Set in the depths of Westminster during 1974's hung parliament and economic crisis, when each and every MP's vote was crucial, This House explores the tragi-comic dramas going on behind the scenes. Before House of Cards brought us Frank Underwood, playwright James Graham put the practicalities of British politics in this play about the Whips responsible for driving votes from a contrary collection of MPs. But instead of intense drama and murder, we have farcical traditions and long, dogged power struggles.
It takes a while to adjust to the customs and language of politics - brash Northern expletives on one side and clipped public school barks on the other. But as the besuited characters emerge as more a more human, their plight is engrossing and affecting.
There is a tug over war over the 'odds and sods' (an affectionate nickname for ministers who are neither Labour or Conservative). It's played out with a combination of elaborate theatricality, petty playground tactics and stiff drinks. There's much humour but moments of real pathos too. We get access to all the action in the engine rooms of the Houses of Parliament. Aptly, Labour are on the left of the stage; Conservatives are on the right.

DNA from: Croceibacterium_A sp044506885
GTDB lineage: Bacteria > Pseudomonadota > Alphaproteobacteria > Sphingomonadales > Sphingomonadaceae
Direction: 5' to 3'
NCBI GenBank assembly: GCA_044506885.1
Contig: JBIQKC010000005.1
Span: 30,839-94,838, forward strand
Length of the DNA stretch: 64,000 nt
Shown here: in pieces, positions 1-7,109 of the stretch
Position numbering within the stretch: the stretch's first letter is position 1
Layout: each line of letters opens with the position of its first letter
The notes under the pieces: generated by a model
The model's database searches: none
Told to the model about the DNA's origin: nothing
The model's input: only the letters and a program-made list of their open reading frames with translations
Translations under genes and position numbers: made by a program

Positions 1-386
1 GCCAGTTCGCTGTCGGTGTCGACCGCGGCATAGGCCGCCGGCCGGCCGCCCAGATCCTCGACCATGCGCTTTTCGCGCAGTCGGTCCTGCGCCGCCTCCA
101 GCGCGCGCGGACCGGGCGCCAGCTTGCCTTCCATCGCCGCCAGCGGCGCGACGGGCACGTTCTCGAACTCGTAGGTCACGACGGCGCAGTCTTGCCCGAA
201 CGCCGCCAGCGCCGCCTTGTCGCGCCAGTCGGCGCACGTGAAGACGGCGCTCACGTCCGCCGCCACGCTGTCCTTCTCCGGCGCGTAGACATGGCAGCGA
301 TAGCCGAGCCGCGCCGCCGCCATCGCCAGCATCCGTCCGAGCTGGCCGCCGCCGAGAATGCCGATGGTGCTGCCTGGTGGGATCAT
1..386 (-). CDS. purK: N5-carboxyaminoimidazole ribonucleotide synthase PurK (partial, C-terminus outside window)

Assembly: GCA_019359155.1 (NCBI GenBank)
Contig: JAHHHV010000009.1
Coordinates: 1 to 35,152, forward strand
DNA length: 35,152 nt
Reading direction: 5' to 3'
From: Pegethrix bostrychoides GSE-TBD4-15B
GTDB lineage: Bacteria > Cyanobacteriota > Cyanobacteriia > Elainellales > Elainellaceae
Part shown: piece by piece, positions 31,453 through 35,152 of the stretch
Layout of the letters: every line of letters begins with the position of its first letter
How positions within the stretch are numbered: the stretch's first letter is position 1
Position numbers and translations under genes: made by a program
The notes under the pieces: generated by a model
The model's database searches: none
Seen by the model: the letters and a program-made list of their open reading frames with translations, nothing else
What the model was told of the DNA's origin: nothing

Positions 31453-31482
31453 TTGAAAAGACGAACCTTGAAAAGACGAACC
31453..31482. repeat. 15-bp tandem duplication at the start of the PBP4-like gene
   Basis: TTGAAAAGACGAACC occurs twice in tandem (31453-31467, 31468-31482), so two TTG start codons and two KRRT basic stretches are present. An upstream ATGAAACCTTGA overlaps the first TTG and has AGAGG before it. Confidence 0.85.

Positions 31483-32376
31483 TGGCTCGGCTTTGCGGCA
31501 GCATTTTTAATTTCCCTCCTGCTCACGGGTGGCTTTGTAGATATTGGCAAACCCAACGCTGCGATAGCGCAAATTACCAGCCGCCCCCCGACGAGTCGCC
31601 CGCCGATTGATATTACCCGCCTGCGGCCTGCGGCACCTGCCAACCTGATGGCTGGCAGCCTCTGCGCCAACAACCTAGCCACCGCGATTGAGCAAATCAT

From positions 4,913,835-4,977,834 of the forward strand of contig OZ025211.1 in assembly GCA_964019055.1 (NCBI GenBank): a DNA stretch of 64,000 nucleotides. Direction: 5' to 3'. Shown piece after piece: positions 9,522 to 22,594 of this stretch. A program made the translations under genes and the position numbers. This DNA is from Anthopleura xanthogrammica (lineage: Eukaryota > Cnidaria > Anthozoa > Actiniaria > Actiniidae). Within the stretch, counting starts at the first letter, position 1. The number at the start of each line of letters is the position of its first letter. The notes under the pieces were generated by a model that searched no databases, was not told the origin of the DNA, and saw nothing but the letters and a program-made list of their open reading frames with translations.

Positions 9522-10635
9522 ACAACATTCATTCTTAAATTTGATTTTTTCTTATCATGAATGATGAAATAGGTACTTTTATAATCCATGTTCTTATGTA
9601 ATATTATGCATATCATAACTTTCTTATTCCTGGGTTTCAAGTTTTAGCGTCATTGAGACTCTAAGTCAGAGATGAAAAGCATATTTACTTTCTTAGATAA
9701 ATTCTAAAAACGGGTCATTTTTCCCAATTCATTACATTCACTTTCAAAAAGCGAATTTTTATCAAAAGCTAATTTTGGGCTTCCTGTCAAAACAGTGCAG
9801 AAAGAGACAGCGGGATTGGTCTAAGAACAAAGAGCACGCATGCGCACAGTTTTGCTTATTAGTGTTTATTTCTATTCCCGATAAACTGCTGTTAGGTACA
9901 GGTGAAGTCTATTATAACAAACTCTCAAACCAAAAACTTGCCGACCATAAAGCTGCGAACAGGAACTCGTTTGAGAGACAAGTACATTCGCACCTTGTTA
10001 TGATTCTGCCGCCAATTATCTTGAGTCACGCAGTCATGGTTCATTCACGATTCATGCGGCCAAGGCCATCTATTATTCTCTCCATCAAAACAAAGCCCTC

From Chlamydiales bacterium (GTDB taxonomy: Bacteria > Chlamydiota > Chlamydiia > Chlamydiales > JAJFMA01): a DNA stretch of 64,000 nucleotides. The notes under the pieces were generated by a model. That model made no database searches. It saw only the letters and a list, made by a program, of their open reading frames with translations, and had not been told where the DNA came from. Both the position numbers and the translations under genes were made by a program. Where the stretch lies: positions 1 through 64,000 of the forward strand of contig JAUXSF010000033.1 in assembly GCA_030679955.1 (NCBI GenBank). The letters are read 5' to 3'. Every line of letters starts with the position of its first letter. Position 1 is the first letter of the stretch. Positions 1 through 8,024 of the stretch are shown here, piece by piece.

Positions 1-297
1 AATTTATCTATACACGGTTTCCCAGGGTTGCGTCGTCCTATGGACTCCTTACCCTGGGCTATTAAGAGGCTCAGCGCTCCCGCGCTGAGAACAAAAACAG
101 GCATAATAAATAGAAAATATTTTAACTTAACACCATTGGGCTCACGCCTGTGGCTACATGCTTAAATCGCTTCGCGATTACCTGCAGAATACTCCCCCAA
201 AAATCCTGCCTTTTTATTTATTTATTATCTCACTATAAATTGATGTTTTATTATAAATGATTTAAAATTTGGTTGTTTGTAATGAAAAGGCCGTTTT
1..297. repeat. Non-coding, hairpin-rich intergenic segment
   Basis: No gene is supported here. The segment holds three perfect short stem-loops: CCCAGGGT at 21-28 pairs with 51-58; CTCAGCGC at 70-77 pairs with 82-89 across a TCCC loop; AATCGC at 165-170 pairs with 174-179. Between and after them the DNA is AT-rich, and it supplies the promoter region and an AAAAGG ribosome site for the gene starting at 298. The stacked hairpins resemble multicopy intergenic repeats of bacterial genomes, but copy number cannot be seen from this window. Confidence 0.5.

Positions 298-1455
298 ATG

Director Jeremy Herrin plays upon the performative element of politics with a live rock band in the corner, punctuating policy-making and plotting with a tremors of live music. The effect is at once solemn and surreal. Against the unchanging panelling of Westminster 'Palace', costumes are gloriously retro 1970s (prepare to chortle at the Member for Chelmsford's flicky bouffant).
The story of the party fractures and ineffectual ruling that paved the way for Thatcher's long reign should feel like pure history. When it premiered back in 2012, This House drew a shrewd parallel with the Conservative-Lib Dem coalition government. Now, post Brexit, peak Corbyn, and in a year where politics has consistently dominated headlines, the play has a broader resonance.
It exposes the futility of democracy and reveals the reality of ruling as all to do with power and nothing to do with policy. That sobering vision is as real now as it was in 1974.
|What||This House, Garrick Theatre review|
|Where||Garrick Theatre, 2 Charing Cross Road, London, WC2H 0HH | MAP|
|Nearest tube||Leicester Square (underground)|
19 Nov 16 – 25 Feb 17, 7:30 PM – 10:00 PM
|Price||£20 - £55|
|Website||Click here to book via Culture Whisper and Seetickets|